Starting at level 1 will absolutely not work mechanically (either the party cake-walks through a lot of revisit encounters in the upper levels or the level 1 PC will either die upon rolling initiative, putting you right back where you are now, or the rest of the party will need to protect them, making them a drain on the party's resources rather than a contributing member) or socially (cake-walking back through the first 14 levels of the Delve would be mostly boring and/or tedious).

One option for getting the new PC up to level (and gear) could be to have the party cake-walk them through the revisit encounters off-screen. Doing so would also explain how the new PC knows stuff that the old PC knew (because the player knows it), and how they can use things like the teleportation altar down to level 7(?); maybe speed-run through it, letting the players reminisce about cool stuff they did for a session.

That said, I would actually be inclined to have a new PC start at 1st level (with high-level gear) if they were on level 19: a fair amount of that level is letting high-level PCs be awesome (e.g. fighting an infinite plane of kobolds), so a 1st level PC wouldn't be nearly the drain they would be in any other situation, and resolving the level solves the level disparity issue nicely.

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  • \$\begingroup\$ Thanks for that. My party are 14th but are still on the 7th level, they have cleared everything on a level before moving on. I think you are correct it would be unbalancing if they new character wasn't also 14th. \$\endgroup\$
    – Bucket
    May 13 at 16:27
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    \$\begingroup\$ That's ... impressive. My players were pretty good about finding all the XP in the Delve, and I don't think they were ever more than 1 level above their Delve level. \$\endgroup\$
    – minnmass
    May 13 at 16:57
  • \$\begingroup\$ They didn't just do the Island, they defeated all the pirates in the fort and destroyed the Grahlus (considered trying to open a portal to there home world). They closed the gate on top of the Tower etc. Are working on closing the one on Level 7th (they haven't found the third McGuffins yet). \$\endgroup\$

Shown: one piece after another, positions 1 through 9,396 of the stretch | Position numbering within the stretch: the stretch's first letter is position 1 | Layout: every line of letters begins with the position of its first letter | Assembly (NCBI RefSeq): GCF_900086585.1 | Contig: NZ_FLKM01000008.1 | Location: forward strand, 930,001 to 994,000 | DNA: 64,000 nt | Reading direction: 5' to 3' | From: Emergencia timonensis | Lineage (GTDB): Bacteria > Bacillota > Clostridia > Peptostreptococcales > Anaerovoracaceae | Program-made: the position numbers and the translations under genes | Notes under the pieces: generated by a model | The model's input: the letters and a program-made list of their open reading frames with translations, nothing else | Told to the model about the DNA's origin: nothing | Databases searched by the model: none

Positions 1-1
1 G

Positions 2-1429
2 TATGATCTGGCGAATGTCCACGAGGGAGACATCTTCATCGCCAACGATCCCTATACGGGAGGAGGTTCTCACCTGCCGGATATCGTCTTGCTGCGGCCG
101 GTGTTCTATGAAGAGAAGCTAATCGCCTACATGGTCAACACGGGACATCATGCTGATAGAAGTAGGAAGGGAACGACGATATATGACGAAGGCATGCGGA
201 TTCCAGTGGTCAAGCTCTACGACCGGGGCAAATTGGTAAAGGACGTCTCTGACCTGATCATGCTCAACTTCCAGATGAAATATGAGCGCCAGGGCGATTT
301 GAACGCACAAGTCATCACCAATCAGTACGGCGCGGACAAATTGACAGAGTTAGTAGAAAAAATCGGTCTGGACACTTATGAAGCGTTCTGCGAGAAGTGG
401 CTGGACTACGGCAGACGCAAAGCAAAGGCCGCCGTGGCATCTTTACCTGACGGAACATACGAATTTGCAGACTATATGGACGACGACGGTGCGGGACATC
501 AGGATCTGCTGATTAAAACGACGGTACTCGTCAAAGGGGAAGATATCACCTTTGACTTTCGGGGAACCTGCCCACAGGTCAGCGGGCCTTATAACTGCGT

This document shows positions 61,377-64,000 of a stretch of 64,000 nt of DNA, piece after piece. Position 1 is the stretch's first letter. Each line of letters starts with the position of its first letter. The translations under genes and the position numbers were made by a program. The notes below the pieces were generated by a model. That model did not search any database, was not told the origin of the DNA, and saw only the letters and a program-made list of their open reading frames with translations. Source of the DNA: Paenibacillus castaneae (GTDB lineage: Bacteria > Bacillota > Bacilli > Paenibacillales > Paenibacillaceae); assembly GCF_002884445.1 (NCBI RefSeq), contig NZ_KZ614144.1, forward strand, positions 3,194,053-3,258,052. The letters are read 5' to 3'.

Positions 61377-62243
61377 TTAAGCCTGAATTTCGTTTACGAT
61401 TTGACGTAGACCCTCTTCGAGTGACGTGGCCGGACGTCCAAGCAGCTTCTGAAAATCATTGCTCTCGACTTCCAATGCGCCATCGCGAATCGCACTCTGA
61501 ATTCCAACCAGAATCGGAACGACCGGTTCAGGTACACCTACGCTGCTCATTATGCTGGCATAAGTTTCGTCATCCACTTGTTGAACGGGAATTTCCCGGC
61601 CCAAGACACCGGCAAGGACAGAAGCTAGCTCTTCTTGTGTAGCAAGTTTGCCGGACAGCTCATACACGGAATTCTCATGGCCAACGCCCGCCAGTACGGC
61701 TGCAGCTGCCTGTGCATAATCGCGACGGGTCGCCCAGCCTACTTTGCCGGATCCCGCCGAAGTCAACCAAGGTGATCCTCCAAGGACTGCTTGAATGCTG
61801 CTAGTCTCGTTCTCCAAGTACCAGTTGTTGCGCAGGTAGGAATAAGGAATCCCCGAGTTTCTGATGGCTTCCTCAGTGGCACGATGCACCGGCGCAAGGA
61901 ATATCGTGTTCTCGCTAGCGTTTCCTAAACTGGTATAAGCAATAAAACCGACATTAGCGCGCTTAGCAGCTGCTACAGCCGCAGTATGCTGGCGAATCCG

– Bucket
    May 13 at 17:51
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The rule I used was:

  • If you died heroically, your new character has the same level as your last character. Your new character has the same gp as your last character. The group is not allowed to loot your old character's body after they died, because this would get them lots of unearned wealth and unbalance the economy.
  • If you died unheroically (for example you did something stupid on purpose), you get a -1 level penalty for the first three sessions.

I used this a couple of times and was happy with it. I think nowadays I'd probably replace the second part with "if you died from doing something stupid on purpose, I will remove you from the game and replace you with someone else from the internet", but that doesn't work as well for an in-person game.

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It's opinion based, but I will answer anyway. Their is no appropriate level by the rules. Do as you want, you are the DM.

That said, a game with 1 level 1 player, and the rest of the party isn't fun for anyone. What I do in my games is to make the player create a character of the level of the group (so 14 minus racial modifier on levels, or if you have the books for it, they should take racial levels, and get racial features depending on those levels). Use the generic NPC tables in books to determine how much gold they have for their character equipment, or more if you were generous with your group in term of gold and magic items.

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    \$\begingroup\$ The opening paragraph of this answer is wrong. Guidance for appropriate levels of new and replacement characters can be found on page 42 of the Dungeon Master's Guide. (Whether that guidance is good or useful is another story - and a matter for answers to discuss.) \$\endgroup\$
    – GMJoe
    May 13 at 9:20